Aug 6, 2019

The U.S.-China trade war could get much worse

A TV screen graphs the day's activity at the New York Stock Exchange, Aug. 5. Photo: Johannes Eisele/AFP/Getty Images

Stocks continued their sell-off overnight as fears of further escalation in the U.S.-China trade war were realized after markets closed on Monday.

The big picture: Investors are beginning to fear that not only will the trade war dent business confidence and economic growth, but with further escalation and no end in sight, it could do massive damage to the entire global economy.

What they're saying: "These types of beggar-thy-neighbor policies were a hallmark of the Great Depression and caused a much larger economic downturn in its aftermath," said Joe Brusuelas, chief economist at consulting firm RSM.

  • Jim Paulsen, chief investment strategist at The Leuthold Group, wrote in a note to clients: "If the stimulus introduced about the globe in the last six to nine months does not trigger at least some bounce in the economic and earnings recovery, it won’t be recession fears that will spike, it will be depression fears."

Driving the news: The U.S. Treasury Department officially declared China a currency manipulator Monday night. It's a meaningless designation that the Trump administration has passed on before and is now making without any real evidence. In response, the Chinese Ministry of Commerce confirmed Chinese companies have stopped purchasing U.S. agricultural products.

By the numbers: Stocks have continued to fall around the world.

  • Asian stocks fell further overnight, with China's Shanghai Composite Index down 1.6%, Japan's Nikkei 0.6% lower, Australian stocks down 2.4% and South Korea's KOSPI off by 1.5%.
  • That followed losses of 3% on the S&P 500 with the Nasdaq dropping 3.5% and the Dow closing 767 points, or 2.9%, lower on Monday, the worst day for the U.S. stock market of 2019.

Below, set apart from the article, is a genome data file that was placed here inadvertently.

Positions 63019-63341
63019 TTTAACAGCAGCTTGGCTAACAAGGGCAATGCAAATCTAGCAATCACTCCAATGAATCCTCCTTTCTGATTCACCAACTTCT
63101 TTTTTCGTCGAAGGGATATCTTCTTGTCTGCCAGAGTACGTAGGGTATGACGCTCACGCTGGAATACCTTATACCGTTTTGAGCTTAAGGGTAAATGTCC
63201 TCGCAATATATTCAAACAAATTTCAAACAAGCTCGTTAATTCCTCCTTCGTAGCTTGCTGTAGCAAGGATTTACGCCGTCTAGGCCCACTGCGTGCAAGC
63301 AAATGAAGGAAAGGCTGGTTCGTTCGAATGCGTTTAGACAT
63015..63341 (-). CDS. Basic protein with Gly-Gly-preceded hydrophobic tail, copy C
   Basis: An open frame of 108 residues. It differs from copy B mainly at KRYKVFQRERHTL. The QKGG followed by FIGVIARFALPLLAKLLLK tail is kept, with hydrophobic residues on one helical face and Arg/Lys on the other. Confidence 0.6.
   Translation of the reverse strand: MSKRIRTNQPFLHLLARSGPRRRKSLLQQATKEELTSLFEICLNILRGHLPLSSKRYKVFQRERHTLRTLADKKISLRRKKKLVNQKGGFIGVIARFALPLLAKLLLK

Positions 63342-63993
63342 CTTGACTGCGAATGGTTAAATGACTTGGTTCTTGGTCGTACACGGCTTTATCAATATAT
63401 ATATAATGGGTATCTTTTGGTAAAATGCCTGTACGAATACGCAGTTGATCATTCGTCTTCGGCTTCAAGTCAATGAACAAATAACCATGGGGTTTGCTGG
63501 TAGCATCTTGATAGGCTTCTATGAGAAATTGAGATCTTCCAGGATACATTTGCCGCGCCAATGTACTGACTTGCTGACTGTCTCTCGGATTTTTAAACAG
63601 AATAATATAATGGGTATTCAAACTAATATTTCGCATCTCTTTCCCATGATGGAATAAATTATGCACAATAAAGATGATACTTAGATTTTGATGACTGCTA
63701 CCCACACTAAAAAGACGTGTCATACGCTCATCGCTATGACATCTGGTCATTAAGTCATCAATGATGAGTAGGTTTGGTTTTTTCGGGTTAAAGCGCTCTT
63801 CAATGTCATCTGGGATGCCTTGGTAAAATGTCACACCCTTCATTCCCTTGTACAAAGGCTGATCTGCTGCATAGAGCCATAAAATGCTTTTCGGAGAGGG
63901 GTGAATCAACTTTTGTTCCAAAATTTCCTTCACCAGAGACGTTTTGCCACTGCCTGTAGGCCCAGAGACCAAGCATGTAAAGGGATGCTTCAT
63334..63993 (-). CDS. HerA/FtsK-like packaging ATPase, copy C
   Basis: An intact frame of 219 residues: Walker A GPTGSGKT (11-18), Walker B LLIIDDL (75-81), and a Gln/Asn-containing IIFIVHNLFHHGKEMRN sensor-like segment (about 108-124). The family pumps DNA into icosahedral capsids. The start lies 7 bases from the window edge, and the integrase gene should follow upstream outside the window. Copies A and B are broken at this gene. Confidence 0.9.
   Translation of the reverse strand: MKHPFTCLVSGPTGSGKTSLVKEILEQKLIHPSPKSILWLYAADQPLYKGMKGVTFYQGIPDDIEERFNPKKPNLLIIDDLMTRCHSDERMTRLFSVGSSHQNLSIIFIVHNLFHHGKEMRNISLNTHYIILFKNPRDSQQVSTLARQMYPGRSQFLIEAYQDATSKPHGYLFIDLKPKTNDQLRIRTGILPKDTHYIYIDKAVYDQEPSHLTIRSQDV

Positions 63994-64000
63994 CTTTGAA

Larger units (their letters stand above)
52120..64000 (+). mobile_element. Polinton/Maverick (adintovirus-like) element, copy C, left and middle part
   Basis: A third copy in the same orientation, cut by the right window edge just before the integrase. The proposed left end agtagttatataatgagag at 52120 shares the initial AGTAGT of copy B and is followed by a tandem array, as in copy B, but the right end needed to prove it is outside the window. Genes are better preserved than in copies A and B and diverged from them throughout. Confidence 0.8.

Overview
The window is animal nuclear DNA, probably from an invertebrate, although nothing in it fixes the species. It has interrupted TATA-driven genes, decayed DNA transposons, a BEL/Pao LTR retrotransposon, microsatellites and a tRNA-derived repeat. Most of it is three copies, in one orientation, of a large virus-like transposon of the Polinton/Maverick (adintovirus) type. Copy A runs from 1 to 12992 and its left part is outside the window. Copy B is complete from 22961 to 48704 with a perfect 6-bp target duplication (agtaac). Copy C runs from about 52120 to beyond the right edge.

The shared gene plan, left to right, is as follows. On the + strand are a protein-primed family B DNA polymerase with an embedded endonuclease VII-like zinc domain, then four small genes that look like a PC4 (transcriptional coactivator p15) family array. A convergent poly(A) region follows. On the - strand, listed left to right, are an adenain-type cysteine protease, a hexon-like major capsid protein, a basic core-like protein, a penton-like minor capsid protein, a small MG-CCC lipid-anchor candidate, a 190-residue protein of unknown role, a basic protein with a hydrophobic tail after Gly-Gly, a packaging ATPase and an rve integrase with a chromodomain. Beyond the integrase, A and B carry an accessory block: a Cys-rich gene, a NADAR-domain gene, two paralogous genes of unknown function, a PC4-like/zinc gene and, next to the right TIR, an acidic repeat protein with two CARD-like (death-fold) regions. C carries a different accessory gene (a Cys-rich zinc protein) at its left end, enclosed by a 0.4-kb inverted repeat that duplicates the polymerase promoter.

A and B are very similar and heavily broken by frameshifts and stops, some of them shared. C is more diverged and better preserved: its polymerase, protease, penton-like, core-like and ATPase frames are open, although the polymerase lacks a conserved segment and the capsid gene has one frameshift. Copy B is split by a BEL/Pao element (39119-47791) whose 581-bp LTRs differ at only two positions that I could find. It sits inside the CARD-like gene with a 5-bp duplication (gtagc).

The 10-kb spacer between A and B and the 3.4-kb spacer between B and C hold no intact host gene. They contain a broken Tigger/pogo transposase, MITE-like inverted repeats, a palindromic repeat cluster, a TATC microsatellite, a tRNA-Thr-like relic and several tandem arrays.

Of note: Other markets, including bonds, currencies and commodities, have had more subdued reactions, as investors in those assets had priced in more downside risk already.

  • The U.S. Treasury yield curve, which first inverted in March, moved further negative, with 3-month T-bills holding yields 32 basis points higher than 10-year notes.

Be smart: “The fundamentals are impacted by the trade war and by tariffs, but that’s not the only reason for the sell-off," Peter Cecchini, global chief market strategist at Cantor Fitzgerald, told Bloomberg.

  • "I think it’s a deeper wound in the global economy that the market is suffering right now."

Editor's note: This piece was clarified to describe RSM as a consulting firm (rather than asset manager).

Go deeper

The bond market doesn't believe the hype

Illustration: Aïda Amer/Axios

Stocks roared higher on Tuesday after news that some Chinese imports would be spared from a 10% tariff increase the Trump administration plans to impose on Sept. 1, but the bond market was unimpressed and continued to push yields lower, tipping a strong recession indicator.

Why it matters: Bonds have been accurate in predicting Fed policy and U.S. economic indicators all year. Tuesday's market action shows investors believe the damage has already been done to the world economy — and that this temporary respite in the trade war is likely too little, too late.

Go deeperArrowAug 14, 2019

The stock market is running out of reasons to go higher

Photo: Eduardo Munoz Alvarez/Getty Images

Stocks jumped on Monday as investors bought optimism that a U.S.-China trade deal could be salvaged, despite a lack of tangible evidence that progress is being made.

The state of play: The market will need the animal spirits of trade-war hope, because many of the fundamental catalysts that have buoyed stock prices in years past are starting to unravel.

Go deeperArrowAug 27, 2019

Markets provide an unambiguous signal that investors expect recession

Data: Federal Reserve Bank of St. Louis; Chart: Chris Canipe/Axios

There had been debate among economists and fund managers about the importance of previous yield curve inversions, but Tuesday’s market action provided an unambiguous signal that investors are expecting a recession.

Driving the news: The U.S. Treasury yield curve completely inverted Tuesday, with 1-, 2- and 3-month Treasury bills all paying higher interest rates than 30-year Treasury bonds.

Go deeperArrowAug 28, 2019